Searing political tension in Ukraine got even hotter Monday when heavily armed riot police stormed the nation's main opposition party headquarters, even as President Viktor F. Yanukovich said he is willing to hold talks with protesters who have brought Kiev to its knees with massive demonstrations in the past two weeks.
In Washington, the Obama administration ramped up its calls for calm in the Eastern European nation, with Vice President Joseph R. Biden speaking by telephone with Mr. Yanukovich to express what Mr. Biden's office described as "deep concern about the situation" and the "growing potential for violence."
A top congressional Democrat, meanwhile, called for the Obama administration to stand firm with the former Soviet Republic's pro-Western demonstrators, who have been enraged since late last month when Mr. Yanukovich suddenly abandoned plans to sign a major trade and political association agreement between Ukraine and the European Union.
Millions of Ukrainians saw the development as an expression of their president's desire to move their nation more tightly into the orbit of Russia.
Before Mr. Biden's call, the Obama administration seemed reluctant to jump into the fray.
While recent days saw a clutch of sledge-hammer-wielding protesters in Kiev toppling a statue of Vladimir Lenin, the communist revolutionary and first leader of the former Soviet Union, the Obama administration has tried to resist characterizing the situation as a Cold War-era political standoff between East and West.
State Department spokeswoman Jen Psaki reiterated that position Monday, telling reporters in Washington that "this is not about the United States versus Russia, this is about Ukraine, the people of Ukraine."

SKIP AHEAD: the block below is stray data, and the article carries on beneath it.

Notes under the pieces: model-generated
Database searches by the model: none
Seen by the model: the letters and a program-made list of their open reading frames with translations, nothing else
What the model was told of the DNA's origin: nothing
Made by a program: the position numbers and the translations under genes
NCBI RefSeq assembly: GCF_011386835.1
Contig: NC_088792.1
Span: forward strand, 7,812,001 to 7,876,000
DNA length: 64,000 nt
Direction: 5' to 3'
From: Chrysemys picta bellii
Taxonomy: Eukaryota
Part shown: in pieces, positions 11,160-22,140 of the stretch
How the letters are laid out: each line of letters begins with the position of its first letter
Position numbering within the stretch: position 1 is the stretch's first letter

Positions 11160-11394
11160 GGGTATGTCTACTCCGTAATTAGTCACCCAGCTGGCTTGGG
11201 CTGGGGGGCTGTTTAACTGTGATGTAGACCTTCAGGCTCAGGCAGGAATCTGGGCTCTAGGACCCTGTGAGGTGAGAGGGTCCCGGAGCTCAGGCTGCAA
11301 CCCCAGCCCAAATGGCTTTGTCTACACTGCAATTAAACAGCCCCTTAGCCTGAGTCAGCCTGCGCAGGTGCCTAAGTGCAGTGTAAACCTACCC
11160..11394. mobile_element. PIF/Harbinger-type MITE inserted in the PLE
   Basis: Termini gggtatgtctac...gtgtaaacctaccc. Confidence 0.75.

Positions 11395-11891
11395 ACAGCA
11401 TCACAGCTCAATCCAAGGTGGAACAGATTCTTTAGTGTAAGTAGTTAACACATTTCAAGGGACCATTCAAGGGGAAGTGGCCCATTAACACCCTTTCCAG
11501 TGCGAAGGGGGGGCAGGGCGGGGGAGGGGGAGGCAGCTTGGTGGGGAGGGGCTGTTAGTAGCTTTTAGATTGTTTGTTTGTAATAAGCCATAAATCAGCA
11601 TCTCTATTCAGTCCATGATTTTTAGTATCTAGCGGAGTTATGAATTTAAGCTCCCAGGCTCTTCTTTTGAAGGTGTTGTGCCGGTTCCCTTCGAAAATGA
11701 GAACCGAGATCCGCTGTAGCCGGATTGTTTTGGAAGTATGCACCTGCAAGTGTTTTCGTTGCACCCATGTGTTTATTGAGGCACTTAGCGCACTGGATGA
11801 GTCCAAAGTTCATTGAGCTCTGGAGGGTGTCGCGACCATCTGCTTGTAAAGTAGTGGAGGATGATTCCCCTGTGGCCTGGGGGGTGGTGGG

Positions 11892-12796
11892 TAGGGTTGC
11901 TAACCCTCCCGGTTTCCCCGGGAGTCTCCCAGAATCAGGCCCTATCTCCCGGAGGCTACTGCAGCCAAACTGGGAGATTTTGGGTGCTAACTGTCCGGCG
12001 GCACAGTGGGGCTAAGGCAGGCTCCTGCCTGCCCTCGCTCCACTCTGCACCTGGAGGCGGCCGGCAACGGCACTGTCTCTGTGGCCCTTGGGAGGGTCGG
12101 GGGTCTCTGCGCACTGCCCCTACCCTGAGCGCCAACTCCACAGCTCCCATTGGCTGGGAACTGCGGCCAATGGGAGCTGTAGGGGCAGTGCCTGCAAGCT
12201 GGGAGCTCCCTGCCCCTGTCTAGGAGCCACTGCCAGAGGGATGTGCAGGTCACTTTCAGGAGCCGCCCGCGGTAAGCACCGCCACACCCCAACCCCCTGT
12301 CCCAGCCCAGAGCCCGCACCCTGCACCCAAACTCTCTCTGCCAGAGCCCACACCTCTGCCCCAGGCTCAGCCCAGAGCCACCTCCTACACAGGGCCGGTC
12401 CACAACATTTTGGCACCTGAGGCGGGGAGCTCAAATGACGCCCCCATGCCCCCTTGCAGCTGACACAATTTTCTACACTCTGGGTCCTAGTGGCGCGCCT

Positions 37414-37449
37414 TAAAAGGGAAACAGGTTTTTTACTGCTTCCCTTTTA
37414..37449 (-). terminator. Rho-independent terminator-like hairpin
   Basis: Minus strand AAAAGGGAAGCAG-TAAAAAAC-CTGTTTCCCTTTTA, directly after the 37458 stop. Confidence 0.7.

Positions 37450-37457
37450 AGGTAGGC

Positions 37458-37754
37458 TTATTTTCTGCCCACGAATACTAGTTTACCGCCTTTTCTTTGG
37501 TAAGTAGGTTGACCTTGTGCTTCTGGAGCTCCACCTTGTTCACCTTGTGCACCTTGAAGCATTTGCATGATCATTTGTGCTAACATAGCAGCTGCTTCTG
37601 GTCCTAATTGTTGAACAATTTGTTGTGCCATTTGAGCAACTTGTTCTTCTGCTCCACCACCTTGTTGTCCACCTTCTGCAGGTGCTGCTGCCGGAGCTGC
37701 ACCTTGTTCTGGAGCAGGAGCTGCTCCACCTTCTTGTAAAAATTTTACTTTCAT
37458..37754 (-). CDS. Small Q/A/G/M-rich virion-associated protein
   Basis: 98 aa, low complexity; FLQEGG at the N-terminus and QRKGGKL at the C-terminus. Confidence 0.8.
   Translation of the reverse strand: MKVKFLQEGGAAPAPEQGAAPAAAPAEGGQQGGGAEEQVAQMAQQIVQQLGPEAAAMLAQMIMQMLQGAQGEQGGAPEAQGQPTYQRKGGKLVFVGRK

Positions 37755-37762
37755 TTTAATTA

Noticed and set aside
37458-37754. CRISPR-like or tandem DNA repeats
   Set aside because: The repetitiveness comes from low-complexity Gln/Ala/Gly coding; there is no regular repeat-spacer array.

Still, other administration officials have taken a firmer stand, expressing solidarity with the protesters. Victoria Nuland, assistant secretary of state for European and Eurasian affairs, suggested during a visit to Kiev last week that the stakes behind the political unrest were incredibly high.
"The whole world is watching," Ms. Nuland told representatives from the Organization for Security and Cooperation in Europe gathered in the Ukrainian capital Thursday. "This is Ukraine's moment to meet the aspirations of its people or to disappoint them and risk descending into chaos and violence.
"There should be no doubt about where the United States stands on this," she added. "We stand with the people of Ukraine who see their future in Europe and want to bring their country back to economic health and unity."
Ms. Nuland was in Moscow on Monday, where she further "expressed U.S. deep concern" to her Russian counterparts and "urged Russia to use its influence to press for peace, human dignity and a political solution" in Kiev, the State Department said.
Biden reaffirms U.S. support
Ms. Nuland's remarks appeared designed to dovetail with a message the White House sought to send to Mr. Yanukovich through Mr. Biden's call Monday.
"The vice president underscored the need to immediately de-escalate the situation and begin a dialogue with opposition leaders on developing a consensus way forward for Ukraine," Mr. Biden's office said in a statement.
He also "reaffirmed the strong support of the United States for Ukraine's European aspirations and welcomed President Yanukovich's commitment to maintaining this path."
The Obama administration also said Ms. Nuland would return to Kiev on Tuesday as part of a U.S. and Western European attempt to help defuse the ongoing tensions. The European Union's top diplomat, Catherine Ashton, is also slated to arrive in the city Tuesday.